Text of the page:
Giant wind turbines as tall as the Eifel Tower planned for Sweden

Giant wind turbines are coming and they are going to give the Eifel Tower a run for its money. The company behind this project is Svevind AB, based in Sweden. The company is seeking permit to take their wind turbines higher in the sky to 300 meters. This is coming after the engineering firm built the biggest onshore wind park in the Nordic nation.

The tall wind turbines are going to be part of the already existing Markbygden park but will need separate permit. The process will probably take two years, giving us enough time to adjust to the idea of attaching rotating blades to quite an Eifel Tower.

Kristina Falk, head of environments and permits explains why Svewind is thinking so big “If you go higher up, you can have a bigger rotor and that means more energy from the turbines. At that height it’s a substantial increase of the wind energy compared with what we have permission for now.”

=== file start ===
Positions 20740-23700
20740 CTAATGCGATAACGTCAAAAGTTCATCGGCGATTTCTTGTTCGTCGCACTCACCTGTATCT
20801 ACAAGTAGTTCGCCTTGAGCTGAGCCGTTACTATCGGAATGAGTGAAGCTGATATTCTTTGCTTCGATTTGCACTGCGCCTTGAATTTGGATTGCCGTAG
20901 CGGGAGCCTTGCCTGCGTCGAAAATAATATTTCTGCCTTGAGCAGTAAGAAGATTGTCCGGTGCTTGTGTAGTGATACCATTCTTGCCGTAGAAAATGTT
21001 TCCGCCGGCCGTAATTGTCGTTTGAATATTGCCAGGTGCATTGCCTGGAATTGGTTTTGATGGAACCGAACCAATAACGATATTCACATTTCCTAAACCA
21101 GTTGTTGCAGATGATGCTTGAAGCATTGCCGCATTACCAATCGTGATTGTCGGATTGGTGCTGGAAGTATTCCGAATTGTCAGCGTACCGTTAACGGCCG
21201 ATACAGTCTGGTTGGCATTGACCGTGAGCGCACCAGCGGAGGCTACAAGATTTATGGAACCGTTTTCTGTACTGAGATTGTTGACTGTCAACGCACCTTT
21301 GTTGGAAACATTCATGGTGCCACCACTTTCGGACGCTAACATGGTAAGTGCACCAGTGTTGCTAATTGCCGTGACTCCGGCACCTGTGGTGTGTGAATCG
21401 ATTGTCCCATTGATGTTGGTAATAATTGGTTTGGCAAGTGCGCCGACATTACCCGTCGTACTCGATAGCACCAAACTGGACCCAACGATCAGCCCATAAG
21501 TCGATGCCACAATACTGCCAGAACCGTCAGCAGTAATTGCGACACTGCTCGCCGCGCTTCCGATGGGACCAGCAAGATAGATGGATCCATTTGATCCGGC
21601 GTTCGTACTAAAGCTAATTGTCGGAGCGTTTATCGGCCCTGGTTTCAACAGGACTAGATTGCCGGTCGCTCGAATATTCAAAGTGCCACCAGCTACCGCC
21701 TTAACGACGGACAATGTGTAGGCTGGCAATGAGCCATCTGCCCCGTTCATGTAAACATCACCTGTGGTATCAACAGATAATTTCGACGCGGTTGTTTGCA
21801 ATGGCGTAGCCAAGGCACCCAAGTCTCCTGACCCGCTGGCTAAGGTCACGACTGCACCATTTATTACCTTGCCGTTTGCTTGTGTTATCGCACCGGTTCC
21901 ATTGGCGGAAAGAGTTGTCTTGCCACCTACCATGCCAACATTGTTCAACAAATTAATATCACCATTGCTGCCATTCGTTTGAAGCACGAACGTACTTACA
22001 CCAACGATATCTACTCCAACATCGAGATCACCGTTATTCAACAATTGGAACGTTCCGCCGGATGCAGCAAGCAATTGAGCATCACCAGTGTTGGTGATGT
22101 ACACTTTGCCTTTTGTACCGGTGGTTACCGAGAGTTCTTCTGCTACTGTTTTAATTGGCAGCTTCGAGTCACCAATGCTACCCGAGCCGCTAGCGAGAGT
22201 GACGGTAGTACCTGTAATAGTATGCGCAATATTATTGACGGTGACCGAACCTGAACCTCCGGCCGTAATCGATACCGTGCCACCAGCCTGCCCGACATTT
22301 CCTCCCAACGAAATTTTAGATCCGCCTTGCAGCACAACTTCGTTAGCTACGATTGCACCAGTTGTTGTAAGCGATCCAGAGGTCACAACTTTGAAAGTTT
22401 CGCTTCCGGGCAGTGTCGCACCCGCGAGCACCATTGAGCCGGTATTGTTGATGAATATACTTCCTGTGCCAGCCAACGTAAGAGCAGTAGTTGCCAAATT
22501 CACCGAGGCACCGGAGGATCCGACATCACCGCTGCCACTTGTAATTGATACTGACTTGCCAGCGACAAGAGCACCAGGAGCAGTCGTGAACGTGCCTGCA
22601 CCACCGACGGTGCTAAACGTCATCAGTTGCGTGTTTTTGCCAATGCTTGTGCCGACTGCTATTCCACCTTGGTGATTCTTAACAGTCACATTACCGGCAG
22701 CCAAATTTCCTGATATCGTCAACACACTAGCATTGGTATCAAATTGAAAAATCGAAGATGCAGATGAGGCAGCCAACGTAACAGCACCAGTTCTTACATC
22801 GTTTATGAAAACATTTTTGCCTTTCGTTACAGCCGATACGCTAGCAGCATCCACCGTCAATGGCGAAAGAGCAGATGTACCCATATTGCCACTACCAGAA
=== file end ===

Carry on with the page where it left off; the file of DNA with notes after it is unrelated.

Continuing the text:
When completed, about 1,101 giant blade bearing towers in the Markbygden will be capable of generating 8% of Sweden’s electricity need. This will fill the growing demand as industries, transportation in particular, turn away from hydrocarbon based fuel to meet environmental sustainability targets.

Last year, Swedish wind farms generated a total of 27.9 terawatt-hours, an increase of 27.9% over the previous year. The nation will need all the turbines it can get to meet a 70% increase in energy demand as forecast for 2045 by Markus Rauramo, CEO of Fortum Oyj.

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The current world record holding turbine on dry land is the 5.8-170 model made by Siemens Gamesa Renewable Energy SA. It stands ‘only’ 250 meters tall at its highest point.

Commenting on Swevind’s plans, Oliver Metcalfe, an onshore wind analyst at BloombergNEF said “A permit allowing for turbines up to 300 meters means Svevind could install the very latest and most powerful turbine models on the project.

“The tallest onshore turbines on the market today stand at around 250 meters. If granted, the new permit would give Svevind a buffer in case manufacturers release newer, larger models.”

Written by D.O. for